Key Point: We don't know exactly what would have happened, but it would have deepened American fears about a Communist takeover.
Would the Cold War have been hotter? Would fifty thousand American soldiers have lost their lives? Would today’s Americans worry that North Korean nukes will land on their heads?
The problem with counterfactual history is that it’s often pointless to speculate or the speculation is crazy. But a North Korean victory was more than within the realm of possibility. Kim Il-sung’s army came tantalizingly close to victory in August 1950, when its Soviet-supplied tanks flattened the outgunned and demoralized South Korean troops. Much of the South was captured, before hastily deployed U.S. troops and South Korean remnants barely held onto a bridgehead around the port of Pusan.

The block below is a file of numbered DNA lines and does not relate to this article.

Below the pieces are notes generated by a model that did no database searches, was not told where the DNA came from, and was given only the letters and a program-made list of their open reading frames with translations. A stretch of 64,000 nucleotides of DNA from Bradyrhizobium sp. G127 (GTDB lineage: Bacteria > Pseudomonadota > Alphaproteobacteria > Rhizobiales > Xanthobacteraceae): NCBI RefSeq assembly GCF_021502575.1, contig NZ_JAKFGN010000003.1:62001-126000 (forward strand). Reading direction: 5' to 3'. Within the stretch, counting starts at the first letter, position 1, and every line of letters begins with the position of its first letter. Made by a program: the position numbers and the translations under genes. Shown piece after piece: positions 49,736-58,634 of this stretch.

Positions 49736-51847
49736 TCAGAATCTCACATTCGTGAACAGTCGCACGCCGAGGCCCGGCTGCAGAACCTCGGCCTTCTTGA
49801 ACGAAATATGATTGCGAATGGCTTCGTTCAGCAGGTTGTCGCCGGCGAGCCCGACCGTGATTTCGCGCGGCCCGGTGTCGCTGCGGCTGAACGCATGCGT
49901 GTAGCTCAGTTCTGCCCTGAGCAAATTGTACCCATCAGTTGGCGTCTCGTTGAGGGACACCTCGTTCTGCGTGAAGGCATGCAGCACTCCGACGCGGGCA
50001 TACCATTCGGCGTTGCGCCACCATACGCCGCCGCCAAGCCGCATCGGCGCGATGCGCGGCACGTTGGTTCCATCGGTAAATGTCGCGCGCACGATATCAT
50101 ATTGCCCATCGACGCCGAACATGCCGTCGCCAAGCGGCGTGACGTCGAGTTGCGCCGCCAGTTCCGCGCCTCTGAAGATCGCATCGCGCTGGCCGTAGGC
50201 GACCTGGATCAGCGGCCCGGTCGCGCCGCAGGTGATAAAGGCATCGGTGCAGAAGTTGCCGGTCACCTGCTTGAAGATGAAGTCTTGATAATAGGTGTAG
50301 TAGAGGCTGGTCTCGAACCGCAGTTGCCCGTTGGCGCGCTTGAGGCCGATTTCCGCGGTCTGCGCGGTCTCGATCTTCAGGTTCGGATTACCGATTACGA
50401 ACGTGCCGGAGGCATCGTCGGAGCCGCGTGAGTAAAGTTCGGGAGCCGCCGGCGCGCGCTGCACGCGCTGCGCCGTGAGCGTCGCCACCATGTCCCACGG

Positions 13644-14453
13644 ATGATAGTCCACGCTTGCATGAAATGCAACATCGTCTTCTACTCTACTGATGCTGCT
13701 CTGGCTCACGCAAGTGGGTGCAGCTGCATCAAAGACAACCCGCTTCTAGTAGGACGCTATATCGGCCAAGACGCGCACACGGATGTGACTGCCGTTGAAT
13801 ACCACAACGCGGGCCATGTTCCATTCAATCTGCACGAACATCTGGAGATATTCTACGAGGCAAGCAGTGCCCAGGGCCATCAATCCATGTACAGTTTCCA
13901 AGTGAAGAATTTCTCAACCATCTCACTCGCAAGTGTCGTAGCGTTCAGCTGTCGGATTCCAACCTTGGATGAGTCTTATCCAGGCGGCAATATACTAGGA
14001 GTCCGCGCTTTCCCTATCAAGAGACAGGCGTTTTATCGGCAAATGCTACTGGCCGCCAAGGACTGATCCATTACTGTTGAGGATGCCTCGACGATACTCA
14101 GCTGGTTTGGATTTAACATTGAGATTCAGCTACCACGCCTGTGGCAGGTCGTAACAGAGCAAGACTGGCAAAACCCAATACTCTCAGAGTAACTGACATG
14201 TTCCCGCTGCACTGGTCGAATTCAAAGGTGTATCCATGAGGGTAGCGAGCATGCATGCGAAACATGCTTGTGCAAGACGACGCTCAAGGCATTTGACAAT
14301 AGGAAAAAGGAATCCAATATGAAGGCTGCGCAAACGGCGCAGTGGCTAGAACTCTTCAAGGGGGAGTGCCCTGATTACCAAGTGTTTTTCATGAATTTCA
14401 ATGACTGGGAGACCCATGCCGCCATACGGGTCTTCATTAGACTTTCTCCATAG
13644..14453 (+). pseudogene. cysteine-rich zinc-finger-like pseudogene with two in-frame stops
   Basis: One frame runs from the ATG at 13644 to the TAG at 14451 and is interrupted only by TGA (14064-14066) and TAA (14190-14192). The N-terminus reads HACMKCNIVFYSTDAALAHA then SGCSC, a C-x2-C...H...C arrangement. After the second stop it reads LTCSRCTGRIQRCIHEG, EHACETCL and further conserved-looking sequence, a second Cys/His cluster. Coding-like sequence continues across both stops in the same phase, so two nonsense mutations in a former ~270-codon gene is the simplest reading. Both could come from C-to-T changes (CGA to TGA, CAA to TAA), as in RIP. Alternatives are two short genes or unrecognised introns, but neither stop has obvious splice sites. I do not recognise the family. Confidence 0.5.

Then in September came the U.S. Marine landing at Inchon, and the UN counteroffensive that sent the North Koreans reeling back north across the thirty-eighth parallel. But what if the Marines had never been sent to Korea? The Marines were only there because the Soviet UN ambassador boycotted the Security Council over the issue of Taiwan having a UN seat instead of Communist China. If he had been present, he could have vetoed the first-ever UN resolution authorizing force.
Without a UN mandate, the Truman administration might have balked at sending troops unilaterally. In 1941, U.S. troops had embarked on a crusade against fascism. In 1950, they were fighting a “police action” against aggression (as Alan Alda asked in M*A*S*H: if Korea was a police action, where were the cops?).